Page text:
As 1889 began, The Sporting Life received word from Jack Wannop that he wasn’t quite done with America yet, despite his stay now reaching ten months.
Jack had struck gold, he said, by “knocking the brass off” some champions in the Far West and now the money was finally rolling in. My last post suggests this wasn’t quite accurate. Wannop’s run so far was nowhere near as good as his admirable PR skills.
The Sporting Life also reported that Wannop had heard Tom Cannon was in Cincinnati and “being not far away and pining for his scalp” Wannop wanted a fight. At the same time, an unnamed backer declared an intent to put Wannop up against boxing champion Jem Smith once our protagonist returned to England. The St Paul Daily Globe on the other side of the pond was pushing Pat Sheedy – heavyweight champion of Michigan – in Wannop’s direction.
Arriving in Boston from Columbus, Ohio, early in January, Wannop issued a challenge via the press. Under the straight-to-the-point title of ‘Wannop wants a fight’ The Pittsburg Dispatch published his statement – the politest of smack-talk:
“I have come to Boston hoping to arrange for a purse contest and I am open for any heavy-weight, either Joe Lannon, Jack Ashton, George Godfrey, or anybody that is at liberty and inclined to give me a chance. I don’t say I can whip anybody, but I am in the business and open for engagements. I have not been beaten yet.”
Erm… Jack, mate. Come on now. There’s spin, and there’s outright lying.
Back in England The Sportsman also reported Wannop’s intent to fight any man in America with small gloves, under Queensbury rules and to the finish, for a purse of $500 or any larger sum that might be forthcoming.
Ashton responded but demanded $1,000 with $800 to the winner. Lannon’s backer, Billy Mahoney, said Lannon was ready and willing to fight Wannop any time, once he was done with Godfrey. But Mahoney wanted his man to fight Ashton after Godfrey instead of Wannop (still following?) and would be happy to put up $1,000 for him to do.
It was in mid-January that rumours of Sullivan’s drunken bar fight with Wannop emerged and were swiftly denied – you can read all about that ridiculous night in a previous post.
On the 22nd, The Pittsburg Dispatch came down hard on Wannop’s supposed challenge to Jem Smith, declaring him to be insane, or holding a death wish (perhaps literally, or, just for his reputation):
Godfrey was due to meet Lannon on February 4th and, ultimately, it was decided that Wannop would take on the winner.
George Godfrey was born in the poor west end of Charlottetown in 1853, training as a boxer in Canada before travelling to Boston to work as a porter in the silk importation trade.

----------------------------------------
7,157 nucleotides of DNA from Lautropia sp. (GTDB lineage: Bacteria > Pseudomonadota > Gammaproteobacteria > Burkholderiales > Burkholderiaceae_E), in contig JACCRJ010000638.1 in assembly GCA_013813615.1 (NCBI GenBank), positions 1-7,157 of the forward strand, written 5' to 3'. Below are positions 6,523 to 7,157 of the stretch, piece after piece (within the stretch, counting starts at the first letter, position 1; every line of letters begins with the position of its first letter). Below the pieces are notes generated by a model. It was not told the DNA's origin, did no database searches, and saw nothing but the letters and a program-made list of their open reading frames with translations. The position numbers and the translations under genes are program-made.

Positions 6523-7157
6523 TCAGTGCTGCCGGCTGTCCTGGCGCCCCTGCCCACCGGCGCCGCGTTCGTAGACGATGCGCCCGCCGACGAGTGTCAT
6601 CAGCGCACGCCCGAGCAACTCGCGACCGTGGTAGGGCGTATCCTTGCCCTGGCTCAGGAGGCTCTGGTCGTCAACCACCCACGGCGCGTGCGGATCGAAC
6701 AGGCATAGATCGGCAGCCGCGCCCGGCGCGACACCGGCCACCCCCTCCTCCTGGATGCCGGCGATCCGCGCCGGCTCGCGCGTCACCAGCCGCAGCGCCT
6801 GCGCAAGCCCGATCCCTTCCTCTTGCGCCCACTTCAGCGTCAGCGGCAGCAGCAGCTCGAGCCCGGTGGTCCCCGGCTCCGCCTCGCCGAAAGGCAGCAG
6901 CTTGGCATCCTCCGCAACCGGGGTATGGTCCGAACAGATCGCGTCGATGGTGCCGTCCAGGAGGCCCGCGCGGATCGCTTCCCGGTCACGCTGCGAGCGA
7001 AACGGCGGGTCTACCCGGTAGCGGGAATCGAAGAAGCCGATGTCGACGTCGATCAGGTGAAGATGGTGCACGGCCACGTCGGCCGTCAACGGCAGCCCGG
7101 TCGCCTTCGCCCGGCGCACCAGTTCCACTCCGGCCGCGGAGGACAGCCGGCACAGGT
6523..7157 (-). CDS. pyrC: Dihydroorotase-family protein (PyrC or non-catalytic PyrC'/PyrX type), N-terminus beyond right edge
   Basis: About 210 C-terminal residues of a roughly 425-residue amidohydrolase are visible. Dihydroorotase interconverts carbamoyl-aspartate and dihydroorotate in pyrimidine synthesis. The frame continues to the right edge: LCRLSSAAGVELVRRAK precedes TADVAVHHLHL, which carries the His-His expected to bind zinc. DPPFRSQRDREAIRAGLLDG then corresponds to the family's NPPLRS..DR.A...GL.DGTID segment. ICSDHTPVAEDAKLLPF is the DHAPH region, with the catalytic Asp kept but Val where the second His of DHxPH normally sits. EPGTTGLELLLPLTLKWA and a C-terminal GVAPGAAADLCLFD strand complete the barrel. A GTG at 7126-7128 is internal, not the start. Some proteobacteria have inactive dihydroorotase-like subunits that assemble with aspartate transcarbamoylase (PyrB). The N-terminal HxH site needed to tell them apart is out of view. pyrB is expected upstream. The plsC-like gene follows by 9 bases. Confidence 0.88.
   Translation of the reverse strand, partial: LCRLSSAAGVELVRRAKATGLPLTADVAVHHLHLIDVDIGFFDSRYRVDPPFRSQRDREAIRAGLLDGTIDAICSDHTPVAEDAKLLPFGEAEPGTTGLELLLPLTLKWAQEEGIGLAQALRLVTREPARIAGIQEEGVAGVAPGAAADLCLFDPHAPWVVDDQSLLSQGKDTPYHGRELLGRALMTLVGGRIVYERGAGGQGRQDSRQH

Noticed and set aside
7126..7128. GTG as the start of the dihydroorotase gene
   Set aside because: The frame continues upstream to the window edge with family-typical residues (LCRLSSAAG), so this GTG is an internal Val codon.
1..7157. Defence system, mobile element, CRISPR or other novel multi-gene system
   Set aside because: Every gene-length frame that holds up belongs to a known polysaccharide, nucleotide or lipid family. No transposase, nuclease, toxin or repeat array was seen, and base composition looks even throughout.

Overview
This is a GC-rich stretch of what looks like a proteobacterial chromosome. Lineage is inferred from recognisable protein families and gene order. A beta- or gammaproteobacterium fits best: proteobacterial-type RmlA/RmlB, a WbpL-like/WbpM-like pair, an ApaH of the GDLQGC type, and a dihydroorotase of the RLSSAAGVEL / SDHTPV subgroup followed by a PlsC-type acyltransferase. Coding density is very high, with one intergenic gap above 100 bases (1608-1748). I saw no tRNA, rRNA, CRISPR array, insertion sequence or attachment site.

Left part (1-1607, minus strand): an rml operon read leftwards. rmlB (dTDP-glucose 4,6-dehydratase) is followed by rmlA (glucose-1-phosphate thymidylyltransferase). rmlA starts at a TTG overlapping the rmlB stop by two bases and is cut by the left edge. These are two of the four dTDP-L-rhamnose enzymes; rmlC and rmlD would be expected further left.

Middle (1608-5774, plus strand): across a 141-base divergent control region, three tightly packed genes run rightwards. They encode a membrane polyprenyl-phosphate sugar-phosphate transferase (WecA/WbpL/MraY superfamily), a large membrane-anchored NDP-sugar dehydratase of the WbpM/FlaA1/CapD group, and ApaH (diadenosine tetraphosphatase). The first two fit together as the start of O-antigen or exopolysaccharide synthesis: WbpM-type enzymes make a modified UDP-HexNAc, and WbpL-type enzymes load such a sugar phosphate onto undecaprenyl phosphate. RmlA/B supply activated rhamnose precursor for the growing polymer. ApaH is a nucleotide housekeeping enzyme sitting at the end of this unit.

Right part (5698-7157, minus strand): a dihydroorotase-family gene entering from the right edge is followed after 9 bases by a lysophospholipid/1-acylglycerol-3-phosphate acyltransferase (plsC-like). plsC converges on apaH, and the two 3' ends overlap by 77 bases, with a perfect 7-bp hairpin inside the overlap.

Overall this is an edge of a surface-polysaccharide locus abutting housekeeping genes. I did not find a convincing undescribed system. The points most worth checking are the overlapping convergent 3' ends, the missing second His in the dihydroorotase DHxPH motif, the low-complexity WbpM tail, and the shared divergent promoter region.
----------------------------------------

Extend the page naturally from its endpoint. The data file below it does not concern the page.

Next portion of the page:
Taking the World ‘Colored’ Heavyweight Championship title from Charles Hadley in February 1883, he kept hold of it for more than five years, before a loss to Peter Jackson in August 1888. Godfrey was the fourth man named champion and the fourth longest-serving title holder in the belt’s almost 70-year history, after Jackson (title holder from 1888-1896), Harry Wills (1918-1926) and Jack Johnson (1903-1909).
But what Godfrey long-wanted was to be the first black man to hold the World Heavyweight Championship. John L. Sullivan would only fight white boxers, and repeatedly refused him a shot.
Yet in a rather ridiculous clash of interests. Sullivan was named referee for Godfrey v Lannon in February 1889 – a fight that ultimately closed with a draw despite reports of Godfrey’s dominance. Speaking to a reporter from The Evening World shortly after the fight, Godfrey said his boxing days in Boston were over:
“You ask me if I would fight Jack Wannop for a $500 purse? No, I wouldn’t fight Wannop nor anybody else in Boston for $500 or $500,000,000.
“My experience with Lannon Monday night proved to my satisfaction that I never could get a decision over a white man before such a crowd as was at that show, and you can bet that I’ll not try again.
“I’ve quit the business. No sir, I won’t fight any more in this city, and you can put that just as strong as you like.”
Anyway, a few weeks later, he fought Wannop.
The match was fixed for March 28th at the Bay State Athletic Club, the men to go twelve rounds with gloves for a $600 purse, Patsey Sheppard and and Spencer T. Williams to officiate as judges.
One thought on ““No sir, I won’t fight any more in this city, and you can put that just as strong as you like…” [Wannop V Godfrey, Part I]”
[…] probably with a cigarette hanging from his mouth. He later died. Jack struggled with rheumatism, losing a match in 1889 with the former black heavyweight boxing champion George Godfrey because of his health (also because Godfrey was really good) before heading home. He was greeted […]